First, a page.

And just as the prince slid on Cinderella’s glass slipper, Julio slid the recovered plastic egg across the table.

I “caught” the egg. (By the way, thanks, Julio.)

I cracked it open. $10 and 2 mini Reese’s cups.

I smiled to myself, still shaking, I guess it was worth it. I could at least see the speaker and I had chocolate now.

And I thought that was it.

I spent the next few minutes ignoring the speaker and reflecting on what seemed like the fastest 8 minutes of my life.

I had taken a leap of faith, stepped out of my comfort zone, and achieved what I wanted. Just because I asked.  

But here’s the craziest part.

Later that evening, I received a message.
From who else than my new friend, and powerful influencer, Bedros.

From our 5 minute interaction earlier that day, he decided I had a ” great look” and invited me to come back to LA in a month and model for his multi-million dollar company.

I booked a job without even trying. 


I didn’t get this modeling job because of my talent. This guy doesn’t follow my IG and has never seen my reel or modeling portfolio.

SureI’ m attractive, and he wouldn’t have offered unless I was physically qualified to model, but guess what? That room was filled with super hot girls and guys. Literally 1000 people. They all fit the bill.

I didn’t get this offer because I’m superior to the other hundred girls who could have gotten it.

I got it because the person responsible for hiring had a pleasant interaction with me, saw my energy and potential, and bonded with me.

I booked a job because I asked a question and had a conversation. Simple as that.

I got the job because I wasn’t a wallflower, and I got noticed.

I accepted the attention I thought I deserved. That is the perk of not being a wallflower.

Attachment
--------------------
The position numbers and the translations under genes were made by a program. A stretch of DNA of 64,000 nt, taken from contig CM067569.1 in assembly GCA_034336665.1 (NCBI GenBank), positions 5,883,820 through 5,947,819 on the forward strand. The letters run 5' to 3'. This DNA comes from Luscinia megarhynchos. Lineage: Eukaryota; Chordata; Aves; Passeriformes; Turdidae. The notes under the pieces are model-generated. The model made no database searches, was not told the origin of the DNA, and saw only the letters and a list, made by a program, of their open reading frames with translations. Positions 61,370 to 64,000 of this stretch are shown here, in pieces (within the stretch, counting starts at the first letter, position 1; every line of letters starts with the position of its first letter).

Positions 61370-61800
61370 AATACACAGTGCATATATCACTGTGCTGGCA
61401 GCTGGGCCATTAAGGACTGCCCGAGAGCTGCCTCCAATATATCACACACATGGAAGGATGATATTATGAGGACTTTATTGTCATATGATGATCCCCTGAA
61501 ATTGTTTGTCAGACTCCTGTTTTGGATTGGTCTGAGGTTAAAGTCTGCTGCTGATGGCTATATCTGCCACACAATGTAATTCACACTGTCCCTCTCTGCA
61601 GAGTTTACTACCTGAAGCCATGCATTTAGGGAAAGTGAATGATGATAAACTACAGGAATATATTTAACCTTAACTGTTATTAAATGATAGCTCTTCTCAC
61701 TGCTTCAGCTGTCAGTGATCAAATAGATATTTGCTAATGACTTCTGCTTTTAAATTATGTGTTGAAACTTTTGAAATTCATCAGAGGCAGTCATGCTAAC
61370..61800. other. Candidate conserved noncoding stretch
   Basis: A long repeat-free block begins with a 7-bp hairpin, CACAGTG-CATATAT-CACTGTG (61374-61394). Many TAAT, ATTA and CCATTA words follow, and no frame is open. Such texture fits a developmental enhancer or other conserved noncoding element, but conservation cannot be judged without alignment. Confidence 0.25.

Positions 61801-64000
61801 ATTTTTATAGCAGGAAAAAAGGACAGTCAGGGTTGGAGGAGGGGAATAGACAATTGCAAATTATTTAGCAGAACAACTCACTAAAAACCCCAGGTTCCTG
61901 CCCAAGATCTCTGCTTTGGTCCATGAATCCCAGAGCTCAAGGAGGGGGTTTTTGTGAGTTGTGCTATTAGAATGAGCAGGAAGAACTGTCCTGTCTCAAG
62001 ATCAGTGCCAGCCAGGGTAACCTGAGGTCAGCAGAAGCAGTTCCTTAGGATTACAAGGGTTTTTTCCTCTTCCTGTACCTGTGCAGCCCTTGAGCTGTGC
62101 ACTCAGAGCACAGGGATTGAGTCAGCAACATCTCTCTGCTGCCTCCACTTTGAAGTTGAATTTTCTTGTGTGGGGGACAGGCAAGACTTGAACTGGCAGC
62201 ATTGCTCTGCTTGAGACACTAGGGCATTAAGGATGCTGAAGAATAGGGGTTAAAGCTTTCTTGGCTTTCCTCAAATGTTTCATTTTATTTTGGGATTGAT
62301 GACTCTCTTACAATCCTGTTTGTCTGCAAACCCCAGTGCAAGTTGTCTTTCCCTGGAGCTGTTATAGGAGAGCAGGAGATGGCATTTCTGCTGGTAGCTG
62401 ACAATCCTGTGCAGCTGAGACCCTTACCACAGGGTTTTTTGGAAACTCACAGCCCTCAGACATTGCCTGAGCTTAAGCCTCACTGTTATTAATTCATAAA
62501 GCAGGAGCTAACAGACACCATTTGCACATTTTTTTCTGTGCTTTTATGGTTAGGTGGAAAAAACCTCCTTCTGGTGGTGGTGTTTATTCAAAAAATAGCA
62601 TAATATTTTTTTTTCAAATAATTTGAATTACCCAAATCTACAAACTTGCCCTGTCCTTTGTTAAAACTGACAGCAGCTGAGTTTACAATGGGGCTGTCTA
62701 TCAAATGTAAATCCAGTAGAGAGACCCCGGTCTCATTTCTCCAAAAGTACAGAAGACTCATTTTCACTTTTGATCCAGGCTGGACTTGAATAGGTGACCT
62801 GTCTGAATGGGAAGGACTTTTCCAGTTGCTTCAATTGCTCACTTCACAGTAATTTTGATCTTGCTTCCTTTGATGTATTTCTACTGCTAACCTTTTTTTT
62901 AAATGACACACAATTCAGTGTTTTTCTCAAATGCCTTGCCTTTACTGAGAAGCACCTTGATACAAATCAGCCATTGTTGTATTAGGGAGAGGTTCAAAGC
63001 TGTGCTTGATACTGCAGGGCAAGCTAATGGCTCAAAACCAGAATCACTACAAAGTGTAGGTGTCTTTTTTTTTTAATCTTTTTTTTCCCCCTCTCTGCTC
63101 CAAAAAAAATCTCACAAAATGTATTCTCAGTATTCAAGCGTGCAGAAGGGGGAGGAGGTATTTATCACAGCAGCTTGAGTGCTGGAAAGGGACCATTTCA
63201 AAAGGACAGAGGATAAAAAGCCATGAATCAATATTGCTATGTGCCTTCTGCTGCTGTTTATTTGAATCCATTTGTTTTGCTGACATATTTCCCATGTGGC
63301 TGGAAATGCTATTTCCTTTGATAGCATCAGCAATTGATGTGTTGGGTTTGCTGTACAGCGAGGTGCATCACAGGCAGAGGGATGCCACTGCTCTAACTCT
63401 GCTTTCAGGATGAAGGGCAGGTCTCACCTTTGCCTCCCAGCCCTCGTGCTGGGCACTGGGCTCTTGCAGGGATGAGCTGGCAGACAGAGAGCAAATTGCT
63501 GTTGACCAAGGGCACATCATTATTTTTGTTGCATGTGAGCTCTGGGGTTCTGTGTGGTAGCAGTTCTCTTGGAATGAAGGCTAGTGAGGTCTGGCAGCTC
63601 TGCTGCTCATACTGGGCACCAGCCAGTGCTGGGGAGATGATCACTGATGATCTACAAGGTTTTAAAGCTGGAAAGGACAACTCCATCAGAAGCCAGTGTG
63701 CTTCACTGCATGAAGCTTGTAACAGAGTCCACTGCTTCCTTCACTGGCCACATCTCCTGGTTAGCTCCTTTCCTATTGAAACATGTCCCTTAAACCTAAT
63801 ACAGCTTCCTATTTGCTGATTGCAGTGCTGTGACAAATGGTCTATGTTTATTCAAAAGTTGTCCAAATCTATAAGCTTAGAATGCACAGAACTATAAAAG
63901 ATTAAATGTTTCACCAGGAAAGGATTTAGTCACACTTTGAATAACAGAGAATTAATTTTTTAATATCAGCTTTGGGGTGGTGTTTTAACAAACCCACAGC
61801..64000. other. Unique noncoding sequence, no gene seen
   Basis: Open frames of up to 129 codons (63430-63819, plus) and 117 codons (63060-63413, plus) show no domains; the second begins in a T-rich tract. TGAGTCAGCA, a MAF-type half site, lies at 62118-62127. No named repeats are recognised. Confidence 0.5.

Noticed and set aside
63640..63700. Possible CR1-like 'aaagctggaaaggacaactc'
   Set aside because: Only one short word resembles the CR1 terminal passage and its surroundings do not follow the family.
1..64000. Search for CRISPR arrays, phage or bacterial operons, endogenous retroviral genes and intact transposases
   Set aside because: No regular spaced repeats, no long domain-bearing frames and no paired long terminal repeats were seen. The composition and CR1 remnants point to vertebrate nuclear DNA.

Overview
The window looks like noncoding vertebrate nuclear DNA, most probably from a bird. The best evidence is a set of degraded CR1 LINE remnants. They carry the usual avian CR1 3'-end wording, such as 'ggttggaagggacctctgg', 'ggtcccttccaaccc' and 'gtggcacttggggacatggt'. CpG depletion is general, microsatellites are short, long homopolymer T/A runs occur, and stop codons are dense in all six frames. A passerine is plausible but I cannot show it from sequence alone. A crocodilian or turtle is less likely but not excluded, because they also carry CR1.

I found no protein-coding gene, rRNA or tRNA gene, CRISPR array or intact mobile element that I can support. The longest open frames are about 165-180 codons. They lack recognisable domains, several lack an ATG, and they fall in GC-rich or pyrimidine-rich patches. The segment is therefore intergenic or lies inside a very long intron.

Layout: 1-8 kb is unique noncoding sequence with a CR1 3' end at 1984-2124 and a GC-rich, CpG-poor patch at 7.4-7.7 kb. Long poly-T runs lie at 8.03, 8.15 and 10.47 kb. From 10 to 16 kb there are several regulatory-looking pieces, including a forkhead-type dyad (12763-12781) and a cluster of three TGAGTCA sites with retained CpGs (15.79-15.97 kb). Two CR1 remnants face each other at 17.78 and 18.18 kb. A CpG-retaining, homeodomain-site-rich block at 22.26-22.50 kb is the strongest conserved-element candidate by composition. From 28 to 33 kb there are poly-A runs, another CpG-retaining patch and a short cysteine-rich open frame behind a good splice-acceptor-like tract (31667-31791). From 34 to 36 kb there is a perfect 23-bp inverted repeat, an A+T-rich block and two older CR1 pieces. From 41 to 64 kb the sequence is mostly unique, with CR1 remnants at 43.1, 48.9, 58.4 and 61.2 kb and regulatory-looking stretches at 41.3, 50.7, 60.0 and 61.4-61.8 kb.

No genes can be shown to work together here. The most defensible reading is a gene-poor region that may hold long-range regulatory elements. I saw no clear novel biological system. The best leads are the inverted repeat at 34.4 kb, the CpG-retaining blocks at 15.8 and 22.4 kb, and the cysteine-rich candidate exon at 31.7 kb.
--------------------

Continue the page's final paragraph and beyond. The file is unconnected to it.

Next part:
Here’s a potentially uncomfortable truth that I had to come to terms with and I think many dancers need to hear…

Everyone you’re competing against, everyone who wants the same gigs that you’re trying to book–they’re all talented.

Everyone can do a triple pirouette. Everyone has a “trick.”  They’ve all been training just as long, if not longer than you. The all can pick up choreography. They can fit the costume. They can look the part. And they can perform the hell out of it.

An even more uncomfortable truth is this: Most of the time, people don’t get the job because they’re exponentially more talented than the people they audition against.

Sometimes, yes, there’s a standout in the audition room.

But more often than not, it’s just some small x-factor that resonated with casting director. Some interaction, some peek into that dancer’s character as a person, that made them memorable.

Because when all other things are equal, when everyone is equally skilled, it’s your personality that sets you apart.

I learned A LOT last week at this seminar.

My clients will see some changes in their programming and coaching because of it, but the number one thing I walked away with, the one thing I want you to do today…

Stop being a wallflower. 

Our industry demands that we be outgoing and forward. But it’s scary and it’s uncomfortable and it literally sent me into tremors for 15 minutes, but it was worth it because it opened doors, got me a job, and expanded my network without meaning to.

Acting confident, even when you aren’t, is a huge part of this industry. It’s a huge part of life.

But if your body is physically ready by training, and your head is clear, all you have to do is show up and be yourself.

More and more of my clients are finding this to be true.

They can walk into the audition room, turn heads, and book the job.

They can hold their own in a weight room filled with “bros.”

Seriously, visit San Diego.

#DancersWhoLift are benefiting from the perks of not being a wallflower because they’re beautiful people who are training like no one else. 

So, get out there, talk to people, be memorable.

Take classes and stick behind to ask the instructor for feedback.

Follow your favorite choreographers and engage with their social media.

Be nice to the monitor and the assistants at an audition.

Smile at and be kind to other dancers, these are your potential castmates!

And, when you get the chance, visit San Diego.

Xox Am

Questions about coaching? What to do in San Diego? Or where I got those heels?